Tre Bicchieri in Veneto
In Veneto there is a clear distinction between the province of Verona and the rest of the region, determined not so much by culture or commercial needs as by the historical distribution of different grapes, which led the eastern provinces to embrace international cultivars, while Verona has remained bound up with its traditional varieties, both white and red. These grapes are often used in neighboring appellations with very different results, as happens, for instance, between Valpolicella and Bardolino. For example, the power, concentration and exuberance that characterize Valpolicella’s reds become fragrance, tension and finesse just a few kilometers away on the shores of Lake Garda, while the producers of Bardolino are in the middle of a promising red and claret-red ‘new wave’. To the east, on the other hand, traditional grapes are less numerous, but those that are there still maintain a link with the territory, like Tai Rosso on the Berici Hills, Garganega in Gambellara, and finally Glera, a grape that’s been growing exponentially for years. All the region’s appellations have proven capable of superb results, testifying to a community of vintners who produce wines of high caliber, aptly expressing a bond with the land and with tradition, whether they have deep roots (as in the case of Conegliano Valdobbiadene, where excellence is increasingly the norm) or arrived more recently (like Cescon’s Manzoni Bianco).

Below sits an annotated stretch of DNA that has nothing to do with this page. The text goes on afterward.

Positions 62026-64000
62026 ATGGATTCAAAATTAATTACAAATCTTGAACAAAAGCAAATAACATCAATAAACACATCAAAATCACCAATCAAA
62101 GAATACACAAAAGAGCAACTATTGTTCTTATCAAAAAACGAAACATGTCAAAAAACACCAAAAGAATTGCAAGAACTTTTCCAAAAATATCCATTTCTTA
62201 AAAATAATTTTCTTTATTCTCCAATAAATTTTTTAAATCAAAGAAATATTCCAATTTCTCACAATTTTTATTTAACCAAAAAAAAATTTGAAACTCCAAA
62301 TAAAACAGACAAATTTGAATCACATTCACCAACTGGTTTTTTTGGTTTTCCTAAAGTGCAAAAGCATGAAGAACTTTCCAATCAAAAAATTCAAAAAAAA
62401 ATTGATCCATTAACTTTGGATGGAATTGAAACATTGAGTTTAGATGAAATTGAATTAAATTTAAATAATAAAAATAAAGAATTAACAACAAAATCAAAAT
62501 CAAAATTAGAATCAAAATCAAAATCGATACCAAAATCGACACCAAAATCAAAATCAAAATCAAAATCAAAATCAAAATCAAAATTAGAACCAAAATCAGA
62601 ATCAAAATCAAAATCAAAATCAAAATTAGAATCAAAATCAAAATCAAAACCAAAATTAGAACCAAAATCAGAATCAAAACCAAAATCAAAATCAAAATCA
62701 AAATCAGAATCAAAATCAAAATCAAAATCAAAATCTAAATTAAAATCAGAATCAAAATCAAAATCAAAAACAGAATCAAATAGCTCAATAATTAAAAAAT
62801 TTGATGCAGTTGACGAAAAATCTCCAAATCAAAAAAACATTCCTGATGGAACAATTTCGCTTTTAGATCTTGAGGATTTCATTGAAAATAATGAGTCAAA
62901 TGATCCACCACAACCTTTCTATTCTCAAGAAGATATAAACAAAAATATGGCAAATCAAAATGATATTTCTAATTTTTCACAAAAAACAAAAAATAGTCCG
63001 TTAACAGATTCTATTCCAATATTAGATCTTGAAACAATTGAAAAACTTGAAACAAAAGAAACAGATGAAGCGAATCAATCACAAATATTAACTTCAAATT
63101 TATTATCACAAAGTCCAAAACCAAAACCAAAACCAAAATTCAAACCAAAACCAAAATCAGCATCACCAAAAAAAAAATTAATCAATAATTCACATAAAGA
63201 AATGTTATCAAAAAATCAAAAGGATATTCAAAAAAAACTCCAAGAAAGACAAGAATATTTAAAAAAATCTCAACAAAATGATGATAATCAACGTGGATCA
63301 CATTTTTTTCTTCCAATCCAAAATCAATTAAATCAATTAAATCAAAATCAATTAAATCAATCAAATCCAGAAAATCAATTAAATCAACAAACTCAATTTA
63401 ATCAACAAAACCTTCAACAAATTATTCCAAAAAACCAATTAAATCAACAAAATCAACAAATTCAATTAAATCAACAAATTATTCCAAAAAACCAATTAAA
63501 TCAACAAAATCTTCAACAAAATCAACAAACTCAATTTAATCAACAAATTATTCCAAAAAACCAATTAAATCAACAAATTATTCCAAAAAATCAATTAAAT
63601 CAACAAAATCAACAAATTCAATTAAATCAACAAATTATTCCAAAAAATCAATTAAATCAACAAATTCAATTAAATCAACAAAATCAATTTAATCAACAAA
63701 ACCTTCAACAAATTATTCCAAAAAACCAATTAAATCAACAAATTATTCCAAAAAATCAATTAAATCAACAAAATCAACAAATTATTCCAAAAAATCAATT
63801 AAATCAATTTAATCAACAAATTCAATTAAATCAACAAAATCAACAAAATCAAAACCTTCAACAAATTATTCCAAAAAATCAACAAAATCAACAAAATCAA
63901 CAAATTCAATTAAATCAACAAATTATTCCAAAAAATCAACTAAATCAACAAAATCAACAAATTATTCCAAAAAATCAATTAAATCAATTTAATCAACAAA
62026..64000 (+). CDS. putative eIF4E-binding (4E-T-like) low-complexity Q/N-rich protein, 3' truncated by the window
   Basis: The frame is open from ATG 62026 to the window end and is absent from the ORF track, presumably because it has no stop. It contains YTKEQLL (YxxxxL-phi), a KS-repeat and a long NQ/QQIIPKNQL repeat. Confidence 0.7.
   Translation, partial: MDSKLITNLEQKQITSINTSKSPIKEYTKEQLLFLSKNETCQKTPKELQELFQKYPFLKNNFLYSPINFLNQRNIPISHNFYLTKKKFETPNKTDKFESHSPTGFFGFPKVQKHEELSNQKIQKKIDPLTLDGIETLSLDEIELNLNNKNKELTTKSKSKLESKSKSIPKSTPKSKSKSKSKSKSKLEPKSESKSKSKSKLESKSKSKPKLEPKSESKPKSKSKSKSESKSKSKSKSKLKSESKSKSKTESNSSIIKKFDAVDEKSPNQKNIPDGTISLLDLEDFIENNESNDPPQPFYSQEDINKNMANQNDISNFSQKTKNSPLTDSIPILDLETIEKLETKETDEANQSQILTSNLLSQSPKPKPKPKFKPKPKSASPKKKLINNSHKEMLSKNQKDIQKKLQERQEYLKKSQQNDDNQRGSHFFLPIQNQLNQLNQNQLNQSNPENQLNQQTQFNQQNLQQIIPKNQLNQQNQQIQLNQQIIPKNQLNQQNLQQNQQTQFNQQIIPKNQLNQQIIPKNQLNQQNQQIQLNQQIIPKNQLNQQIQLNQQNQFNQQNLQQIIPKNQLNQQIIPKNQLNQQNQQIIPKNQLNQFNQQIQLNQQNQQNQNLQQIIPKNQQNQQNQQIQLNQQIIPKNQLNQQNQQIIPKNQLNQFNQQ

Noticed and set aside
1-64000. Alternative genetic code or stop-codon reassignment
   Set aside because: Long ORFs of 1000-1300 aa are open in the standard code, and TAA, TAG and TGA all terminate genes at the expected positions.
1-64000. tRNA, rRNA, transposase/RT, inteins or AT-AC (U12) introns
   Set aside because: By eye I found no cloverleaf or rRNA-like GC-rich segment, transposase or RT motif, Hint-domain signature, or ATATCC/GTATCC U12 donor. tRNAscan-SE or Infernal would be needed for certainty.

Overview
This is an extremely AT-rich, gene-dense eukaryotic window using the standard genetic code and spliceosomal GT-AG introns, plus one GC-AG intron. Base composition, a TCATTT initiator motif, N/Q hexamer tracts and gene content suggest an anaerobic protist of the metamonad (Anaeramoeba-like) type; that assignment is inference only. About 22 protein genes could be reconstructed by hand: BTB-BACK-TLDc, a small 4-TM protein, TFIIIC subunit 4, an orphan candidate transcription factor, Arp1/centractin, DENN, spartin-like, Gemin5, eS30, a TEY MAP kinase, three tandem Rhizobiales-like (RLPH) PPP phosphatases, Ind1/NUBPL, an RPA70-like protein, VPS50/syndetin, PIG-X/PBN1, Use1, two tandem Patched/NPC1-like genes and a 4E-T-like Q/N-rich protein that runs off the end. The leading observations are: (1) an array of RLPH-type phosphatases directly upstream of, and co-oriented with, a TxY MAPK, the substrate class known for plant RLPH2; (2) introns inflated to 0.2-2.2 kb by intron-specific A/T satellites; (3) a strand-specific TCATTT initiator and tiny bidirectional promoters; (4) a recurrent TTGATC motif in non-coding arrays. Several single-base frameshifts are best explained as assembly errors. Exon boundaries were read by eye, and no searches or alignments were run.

The best wines of Veneto
The Bordeaux varieties, present in the region for over a century, express very different styles depending on the territory of origin, with the brightness and warmth that Filò delle Vigne give shape to on the Euganean Hills contrasting with the finesse and tension exhibited by Montello’s Rosso dell’Abazia and Capo di Stato, or by the Sutto brothers, who operate in the Venetian plains. Here are the wineries that earned Tre Bicchieri for the first time: Le Morette (with a sophisticated Lugana Benedictus), Le Battistelle (with an elegant Roccolo del Durlo) and Corte Rugolin (who interpret Amarone with rigor and energy). A welcome return to the podium for Claudio Viviani’s Recioto della Valpolicella, a wine that captivates for its depth and allure, and Loredan Gasparini’s Capo di Stato ’17. Finally, we close by mentioning two special awards. The Sparkler of the Year award goes to Villa Sandi’s amazing Cartizze Brut La Rivetta ’20, an irresistible wine that also deserves credit for having pioneered the appellation’s style, while Brigaldara receives our Sustainability Award.